I love writing about applying lessons from sports to the tech and game spaces, so an article I saw in the MIT Sloan Management Review, “What Businesses Can Learn from Sports Analytics” by Thomas Davenport, really resonated with me. Davenport is one of the people who have molded strongly my love of analytics, as his book Competing on Analytics initially got me thinking how the game industry could be improved by applying analytics. That the Oakland A’s are again one of the surprise success stories in baseball further reinforced the relationship of analytics and sports. In Davenport’s recent article, he shows how we can apply techniques used successfully in sports to tech or game companies.
Analytics is all the rage in sports. Davenport points out that every professional baseball team has an analyst on staff, while many professional football, soccer and basketball teams also do. Yet, other sports teams are behind many other industries because they are often smaller organizations and typically have old-school executives who do not appreciate the value of analytics. Although not applied universally, Davenport draws several lessons from how sports teams use analytics that are relevant to all businesses.
Align leadership at multiple levels
Important decisions in sports, such as which players to acquire and how much to pay them, must be made and managed at multiple levels. Thus, alignment at every layer of management is critical. The Dallas Mavericks, for example, have an analyst who sits on the bench during games (including when they won the 2011 NBA Championship).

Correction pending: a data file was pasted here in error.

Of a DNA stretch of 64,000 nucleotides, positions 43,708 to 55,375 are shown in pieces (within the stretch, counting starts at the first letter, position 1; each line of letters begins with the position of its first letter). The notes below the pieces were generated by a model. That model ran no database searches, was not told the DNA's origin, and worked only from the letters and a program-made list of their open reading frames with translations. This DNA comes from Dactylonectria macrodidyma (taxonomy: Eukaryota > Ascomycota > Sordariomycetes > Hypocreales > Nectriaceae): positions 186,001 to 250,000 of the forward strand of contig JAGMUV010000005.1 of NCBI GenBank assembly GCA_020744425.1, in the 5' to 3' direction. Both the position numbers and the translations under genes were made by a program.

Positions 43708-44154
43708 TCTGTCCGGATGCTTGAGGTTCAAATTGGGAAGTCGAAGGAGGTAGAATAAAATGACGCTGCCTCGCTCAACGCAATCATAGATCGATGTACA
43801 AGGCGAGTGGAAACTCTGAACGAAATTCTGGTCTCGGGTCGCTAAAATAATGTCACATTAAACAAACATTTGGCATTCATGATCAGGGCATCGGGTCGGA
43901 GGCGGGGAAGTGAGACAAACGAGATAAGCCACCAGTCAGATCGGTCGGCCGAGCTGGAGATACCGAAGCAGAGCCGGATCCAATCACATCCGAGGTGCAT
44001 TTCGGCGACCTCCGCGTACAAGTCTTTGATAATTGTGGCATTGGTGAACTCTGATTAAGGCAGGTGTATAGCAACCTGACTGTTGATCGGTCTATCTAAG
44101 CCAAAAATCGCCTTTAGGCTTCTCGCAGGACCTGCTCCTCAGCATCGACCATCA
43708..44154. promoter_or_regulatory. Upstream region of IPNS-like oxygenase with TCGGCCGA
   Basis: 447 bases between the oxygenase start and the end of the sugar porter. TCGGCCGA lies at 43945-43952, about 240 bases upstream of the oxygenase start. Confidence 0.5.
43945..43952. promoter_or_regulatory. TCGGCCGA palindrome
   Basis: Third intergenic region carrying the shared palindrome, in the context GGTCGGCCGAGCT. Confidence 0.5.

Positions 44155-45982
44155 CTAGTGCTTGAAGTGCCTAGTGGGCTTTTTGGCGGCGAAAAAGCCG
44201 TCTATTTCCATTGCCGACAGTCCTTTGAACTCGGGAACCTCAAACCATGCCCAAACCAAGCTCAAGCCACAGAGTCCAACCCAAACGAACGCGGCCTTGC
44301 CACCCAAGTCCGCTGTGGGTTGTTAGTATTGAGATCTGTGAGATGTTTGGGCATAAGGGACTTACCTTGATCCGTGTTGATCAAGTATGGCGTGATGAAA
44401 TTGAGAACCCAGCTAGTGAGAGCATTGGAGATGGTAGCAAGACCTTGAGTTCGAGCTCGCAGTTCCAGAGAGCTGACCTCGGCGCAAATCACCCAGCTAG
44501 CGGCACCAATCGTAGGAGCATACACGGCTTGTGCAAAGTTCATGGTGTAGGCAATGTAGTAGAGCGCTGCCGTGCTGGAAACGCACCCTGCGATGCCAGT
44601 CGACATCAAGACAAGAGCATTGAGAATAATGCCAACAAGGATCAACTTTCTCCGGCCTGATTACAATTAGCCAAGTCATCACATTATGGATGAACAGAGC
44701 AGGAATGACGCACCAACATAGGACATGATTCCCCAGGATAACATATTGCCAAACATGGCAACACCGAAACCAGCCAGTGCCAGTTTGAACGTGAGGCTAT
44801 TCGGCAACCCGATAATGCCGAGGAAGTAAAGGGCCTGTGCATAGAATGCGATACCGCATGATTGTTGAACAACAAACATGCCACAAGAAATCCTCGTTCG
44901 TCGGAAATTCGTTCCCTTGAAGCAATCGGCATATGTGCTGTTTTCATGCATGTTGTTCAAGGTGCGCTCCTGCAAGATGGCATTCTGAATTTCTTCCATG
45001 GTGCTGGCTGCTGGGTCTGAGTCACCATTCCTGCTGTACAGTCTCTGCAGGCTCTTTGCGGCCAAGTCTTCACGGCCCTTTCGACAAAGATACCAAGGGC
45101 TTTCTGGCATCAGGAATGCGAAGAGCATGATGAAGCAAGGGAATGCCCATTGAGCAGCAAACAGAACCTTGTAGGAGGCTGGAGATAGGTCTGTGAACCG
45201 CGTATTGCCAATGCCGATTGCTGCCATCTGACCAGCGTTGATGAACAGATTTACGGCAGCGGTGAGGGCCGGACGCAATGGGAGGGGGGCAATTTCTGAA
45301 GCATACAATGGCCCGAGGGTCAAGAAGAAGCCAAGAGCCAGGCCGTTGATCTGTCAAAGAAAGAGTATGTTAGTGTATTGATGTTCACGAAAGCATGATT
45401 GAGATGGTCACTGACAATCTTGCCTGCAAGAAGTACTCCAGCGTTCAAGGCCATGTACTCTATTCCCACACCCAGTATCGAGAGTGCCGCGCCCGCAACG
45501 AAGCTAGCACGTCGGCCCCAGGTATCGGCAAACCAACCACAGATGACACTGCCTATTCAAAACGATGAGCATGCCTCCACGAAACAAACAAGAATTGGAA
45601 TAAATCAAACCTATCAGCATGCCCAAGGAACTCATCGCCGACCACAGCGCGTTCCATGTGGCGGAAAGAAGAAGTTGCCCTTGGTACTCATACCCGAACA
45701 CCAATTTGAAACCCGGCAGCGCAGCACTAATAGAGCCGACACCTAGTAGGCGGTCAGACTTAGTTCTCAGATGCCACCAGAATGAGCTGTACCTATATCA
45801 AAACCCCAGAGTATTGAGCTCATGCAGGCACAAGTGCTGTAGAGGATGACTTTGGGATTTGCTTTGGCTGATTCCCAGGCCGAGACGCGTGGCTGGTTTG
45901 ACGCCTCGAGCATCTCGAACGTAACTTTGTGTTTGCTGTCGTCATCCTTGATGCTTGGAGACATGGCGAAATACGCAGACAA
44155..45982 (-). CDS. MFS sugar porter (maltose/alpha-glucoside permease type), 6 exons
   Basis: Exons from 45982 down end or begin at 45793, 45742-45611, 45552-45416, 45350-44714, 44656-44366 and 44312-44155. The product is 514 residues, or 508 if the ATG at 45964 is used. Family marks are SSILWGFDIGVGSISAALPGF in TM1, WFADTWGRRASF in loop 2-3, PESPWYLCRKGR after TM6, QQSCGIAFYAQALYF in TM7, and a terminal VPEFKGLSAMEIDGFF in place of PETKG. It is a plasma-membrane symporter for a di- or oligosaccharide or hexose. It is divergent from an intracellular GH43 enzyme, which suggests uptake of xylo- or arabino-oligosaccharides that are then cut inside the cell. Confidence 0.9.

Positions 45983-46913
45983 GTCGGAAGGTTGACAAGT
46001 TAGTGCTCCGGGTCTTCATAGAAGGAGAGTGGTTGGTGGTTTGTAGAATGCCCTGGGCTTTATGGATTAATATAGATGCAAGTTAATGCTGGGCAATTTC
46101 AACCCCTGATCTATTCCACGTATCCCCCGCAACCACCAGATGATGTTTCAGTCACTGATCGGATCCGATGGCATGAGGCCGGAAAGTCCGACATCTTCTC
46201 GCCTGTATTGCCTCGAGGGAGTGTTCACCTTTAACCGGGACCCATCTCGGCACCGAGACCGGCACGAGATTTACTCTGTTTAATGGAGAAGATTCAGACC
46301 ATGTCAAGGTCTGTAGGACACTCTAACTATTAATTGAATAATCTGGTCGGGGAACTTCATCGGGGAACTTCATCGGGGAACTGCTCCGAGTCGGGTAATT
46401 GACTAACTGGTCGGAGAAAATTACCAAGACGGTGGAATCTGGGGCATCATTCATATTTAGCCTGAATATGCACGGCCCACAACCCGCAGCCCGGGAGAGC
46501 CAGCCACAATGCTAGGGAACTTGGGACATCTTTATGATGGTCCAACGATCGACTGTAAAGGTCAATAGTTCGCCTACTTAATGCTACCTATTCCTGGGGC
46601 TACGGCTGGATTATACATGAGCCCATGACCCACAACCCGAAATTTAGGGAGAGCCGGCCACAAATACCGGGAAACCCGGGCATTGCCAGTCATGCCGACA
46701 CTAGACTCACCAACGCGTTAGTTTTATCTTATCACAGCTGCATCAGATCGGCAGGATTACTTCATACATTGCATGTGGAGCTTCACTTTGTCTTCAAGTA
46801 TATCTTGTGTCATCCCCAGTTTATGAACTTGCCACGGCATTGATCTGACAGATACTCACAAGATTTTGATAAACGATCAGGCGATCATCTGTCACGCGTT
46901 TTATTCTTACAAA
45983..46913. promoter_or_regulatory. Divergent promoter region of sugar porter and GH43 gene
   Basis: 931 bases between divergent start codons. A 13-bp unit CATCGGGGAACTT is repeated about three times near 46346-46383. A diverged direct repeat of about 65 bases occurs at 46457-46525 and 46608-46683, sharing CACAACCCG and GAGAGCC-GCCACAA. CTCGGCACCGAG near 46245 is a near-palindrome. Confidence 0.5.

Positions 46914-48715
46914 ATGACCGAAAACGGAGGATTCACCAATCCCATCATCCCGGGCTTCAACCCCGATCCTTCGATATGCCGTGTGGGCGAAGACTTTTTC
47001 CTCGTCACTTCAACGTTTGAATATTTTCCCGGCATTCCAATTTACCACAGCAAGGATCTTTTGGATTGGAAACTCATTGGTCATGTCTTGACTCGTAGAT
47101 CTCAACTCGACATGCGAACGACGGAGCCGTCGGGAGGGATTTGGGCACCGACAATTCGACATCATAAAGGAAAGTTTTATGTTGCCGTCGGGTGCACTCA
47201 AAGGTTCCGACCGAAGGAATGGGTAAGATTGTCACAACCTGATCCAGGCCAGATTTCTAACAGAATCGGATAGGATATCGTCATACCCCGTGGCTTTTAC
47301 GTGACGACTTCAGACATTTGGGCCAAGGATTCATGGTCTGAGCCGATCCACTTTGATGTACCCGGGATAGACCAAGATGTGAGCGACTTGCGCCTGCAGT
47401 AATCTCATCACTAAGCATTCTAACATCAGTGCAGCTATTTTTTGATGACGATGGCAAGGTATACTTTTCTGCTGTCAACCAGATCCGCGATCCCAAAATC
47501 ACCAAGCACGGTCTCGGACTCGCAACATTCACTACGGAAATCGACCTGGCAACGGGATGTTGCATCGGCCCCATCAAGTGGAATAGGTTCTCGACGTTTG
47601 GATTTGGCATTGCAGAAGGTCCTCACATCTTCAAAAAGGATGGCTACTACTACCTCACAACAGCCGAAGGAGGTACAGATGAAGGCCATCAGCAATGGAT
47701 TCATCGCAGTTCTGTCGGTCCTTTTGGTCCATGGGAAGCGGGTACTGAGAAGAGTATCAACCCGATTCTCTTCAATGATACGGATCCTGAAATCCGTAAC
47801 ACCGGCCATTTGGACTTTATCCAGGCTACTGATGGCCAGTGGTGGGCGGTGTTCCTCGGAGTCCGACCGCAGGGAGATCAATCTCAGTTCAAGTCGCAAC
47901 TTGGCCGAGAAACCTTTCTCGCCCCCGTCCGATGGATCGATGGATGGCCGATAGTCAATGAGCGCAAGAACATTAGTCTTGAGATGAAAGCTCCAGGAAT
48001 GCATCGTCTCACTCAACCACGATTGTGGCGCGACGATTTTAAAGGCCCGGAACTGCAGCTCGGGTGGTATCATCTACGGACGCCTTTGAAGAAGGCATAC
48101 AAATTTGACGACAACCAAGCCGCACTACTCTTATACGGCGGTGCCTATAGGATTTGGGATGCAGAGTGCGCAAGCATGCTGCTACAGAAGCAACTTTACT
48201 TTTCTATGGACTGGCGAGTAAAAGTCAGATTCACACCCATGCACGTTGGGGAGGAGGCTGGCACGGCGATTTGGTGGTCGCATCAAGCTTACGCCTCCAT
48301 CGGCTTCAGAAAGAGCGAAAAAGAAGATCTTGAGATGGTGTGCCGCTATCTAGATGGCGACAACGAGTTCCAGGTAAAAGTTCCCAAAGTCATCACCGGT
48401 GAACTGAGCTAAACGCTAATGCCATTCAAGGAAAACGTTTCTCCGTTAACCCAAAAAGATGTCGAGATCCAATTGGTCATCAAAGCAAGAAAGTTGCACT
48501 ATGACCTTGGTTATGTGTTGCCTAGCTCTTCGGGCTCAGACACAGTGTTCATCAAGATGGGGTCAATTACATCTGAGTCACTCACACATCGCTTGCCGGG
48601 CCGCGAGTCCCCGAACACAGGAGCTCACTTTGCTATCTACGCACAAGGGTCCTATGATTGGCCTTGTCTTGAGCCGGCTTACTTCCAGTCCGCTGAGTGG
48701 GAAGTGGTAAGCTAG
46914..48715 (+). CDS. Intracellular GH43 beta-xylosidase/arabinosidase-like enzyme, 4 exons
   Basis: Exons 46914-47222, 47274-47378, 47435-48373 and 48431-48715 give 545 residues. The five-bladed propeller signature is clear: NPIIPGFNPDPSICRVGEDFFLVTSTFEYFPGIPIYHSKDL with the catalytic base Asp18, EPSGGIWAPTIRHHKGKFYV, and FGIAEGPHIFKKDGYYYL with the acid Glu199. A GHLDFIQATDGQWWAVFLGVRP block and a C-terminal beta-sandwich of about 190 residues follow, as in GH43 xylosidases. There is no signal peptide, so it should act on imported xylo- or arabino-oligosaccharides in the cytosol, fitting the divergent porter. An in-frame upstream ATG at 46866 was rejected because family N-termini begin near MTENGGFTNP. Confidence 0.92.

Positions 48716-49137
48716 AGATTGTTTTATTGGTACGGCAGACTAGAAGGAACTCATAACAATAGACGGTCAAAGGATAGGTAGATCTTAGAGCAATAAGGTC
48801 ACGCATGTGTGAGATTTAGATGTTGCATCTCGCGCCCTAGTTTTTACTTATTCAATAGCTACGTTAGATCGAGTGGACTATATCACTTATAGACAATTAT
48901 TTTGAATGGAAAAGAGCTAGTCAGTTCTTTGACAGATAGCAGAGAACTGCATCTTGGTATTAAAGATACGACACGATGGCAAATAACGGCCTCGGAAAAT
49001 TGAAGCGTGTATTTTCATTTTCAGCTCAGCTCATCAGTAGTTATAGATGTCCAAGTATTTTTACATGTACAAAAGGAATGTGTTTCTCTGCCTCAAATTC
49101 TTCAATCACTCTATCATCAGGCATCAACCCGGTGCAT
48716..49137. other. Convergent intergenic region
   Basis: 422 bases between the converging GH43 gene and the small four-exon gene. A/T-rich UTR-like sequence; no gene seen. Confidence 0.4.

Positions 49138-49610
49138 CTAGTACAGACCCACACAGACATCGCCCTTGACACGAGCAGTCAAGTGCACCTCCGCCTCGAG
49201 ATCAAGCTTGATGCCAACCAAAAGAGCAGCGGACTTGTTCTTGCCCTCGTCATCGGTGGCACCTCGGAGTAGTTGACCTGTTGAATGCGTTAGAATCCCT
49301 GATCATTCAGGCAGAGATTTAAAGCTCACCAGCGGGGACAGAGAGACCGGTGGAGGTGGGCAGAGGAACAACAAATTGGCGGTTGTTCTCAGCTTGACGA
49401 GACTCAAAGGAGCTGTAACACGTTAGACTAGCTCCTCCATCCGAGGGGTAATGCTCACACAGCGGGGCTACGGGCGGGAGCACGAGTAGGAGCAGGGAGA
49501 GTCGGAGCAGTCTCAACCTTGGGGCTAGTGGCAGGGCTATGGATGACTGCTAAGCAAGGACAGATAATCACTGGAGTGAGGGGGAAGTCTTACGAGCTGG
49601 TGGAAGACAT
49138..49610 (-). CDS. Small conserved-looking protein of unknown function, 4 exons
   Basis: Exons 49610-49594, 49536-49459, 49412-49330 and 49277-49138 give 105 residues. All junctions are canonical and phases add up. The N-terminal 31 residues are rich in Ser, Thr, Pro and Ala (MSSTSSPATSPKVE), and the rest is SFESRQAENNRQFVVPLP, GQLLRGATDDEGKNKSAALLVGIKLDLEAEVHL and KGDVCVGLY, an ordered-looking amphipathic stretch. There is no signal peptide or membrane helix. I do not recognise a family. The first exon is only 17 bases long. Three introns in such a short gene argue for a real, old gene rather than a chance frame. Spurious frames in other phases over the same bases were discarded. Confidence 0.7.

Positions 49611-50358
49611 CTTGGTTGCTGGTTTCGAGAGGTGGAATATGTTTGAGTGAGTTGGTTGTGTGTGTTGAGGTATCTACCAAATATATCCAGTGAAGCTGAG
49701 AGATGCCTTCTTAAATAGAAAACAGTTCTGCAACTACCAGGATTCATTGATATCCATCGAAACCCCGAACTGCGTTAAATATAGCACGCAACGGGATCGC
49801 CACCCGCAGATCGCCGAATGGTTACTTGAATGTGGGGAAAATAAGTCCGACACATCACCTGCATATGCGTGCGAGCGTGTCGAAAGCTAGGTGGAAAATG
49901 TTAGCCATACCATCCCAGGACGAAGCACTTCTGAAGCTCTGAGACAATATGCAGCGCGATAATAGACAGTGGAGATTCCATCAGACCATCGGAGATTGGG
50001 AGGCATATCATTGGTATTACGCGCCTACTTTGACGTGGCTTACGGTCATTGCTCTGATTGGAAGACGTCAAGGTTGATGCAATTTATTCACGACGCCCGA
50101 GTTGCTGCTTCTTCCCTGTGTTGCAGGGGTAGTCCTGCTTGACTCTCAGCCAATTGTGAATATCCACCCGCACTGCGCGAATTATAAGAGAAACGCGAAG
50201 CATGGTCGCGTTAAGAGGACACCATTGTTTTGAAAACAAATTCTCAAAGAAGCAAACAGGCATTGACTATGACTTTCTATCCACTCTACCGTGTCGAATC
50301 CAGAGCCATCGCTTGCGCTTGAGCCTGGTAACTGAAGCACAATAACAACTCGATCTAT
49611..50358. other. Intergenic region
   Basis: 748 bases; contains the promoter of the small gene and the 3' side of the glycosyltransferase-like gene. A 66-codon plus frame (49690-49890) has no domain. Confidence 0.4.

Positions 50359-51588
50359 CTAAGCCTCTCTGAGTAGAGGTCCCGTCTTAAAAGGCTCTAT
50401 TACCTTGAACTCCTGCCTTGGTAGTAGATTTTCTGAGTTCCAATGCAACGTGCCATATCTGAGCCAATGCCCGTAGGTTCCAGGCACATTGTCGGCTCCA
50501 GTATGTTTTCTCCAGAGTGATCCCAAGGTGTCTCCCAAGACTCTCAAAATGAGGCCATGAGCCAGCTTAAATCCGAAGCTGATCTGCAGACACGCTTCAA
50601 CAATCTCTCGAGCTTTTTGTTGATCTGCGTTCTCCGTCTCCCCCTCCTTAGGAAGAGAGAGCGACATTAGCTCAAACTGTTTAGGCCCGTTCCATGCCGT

The business equivalent is for CEOs, C-staff, middle managers and analytical specialists to work closely together and consult frequently with each other on key decisions.
Focus on the human dimension
Sports teams realize that their players are their most important—and their most expensive—asset. Professional teams focus on the human dimension of performance in a variety of ways.
First, they address individual-level game performance by monitoring key stats (e.g., on base percentage, points scored, passes completed) and increasingly sophisticated measures of performance. Analysts employed by teams are constantly inventing new performance metrics.
Second, teams are beginning to assess not just individual performance but also performance in context. In effect, these statistics show how many more games the team wins with the player over an average replacement player.
In most companies, however, analytics have focused on operational and marketing issues and not on the human dimension of performance. Even when companies do employ human resource analytics, their approaches are not as sophisticated as sports teams. Assessing employees by investigating a group or unit’s performance with and without that person would be a valuable technique.
Exploit video and locational data
Professional sports teams are coupling the latest technology with location, often leveraging wearables. Soccer players wear a GPS-based locational device that captures all movement on the field. Baseball teams analyze where players hit the ball and thus how their performance would be impacted by moving to a new stadium (for example if they see a certain trajectory to left field resulting in outs for the player but at a new stadium would be home runs, that player has a higher value to them). Business can use similar data for everything from optimizing logistics to minimizing waiting times. Davenport also postulates that retailers could analyze video to determine what customers shop for before they buy and what promotions catch their attention.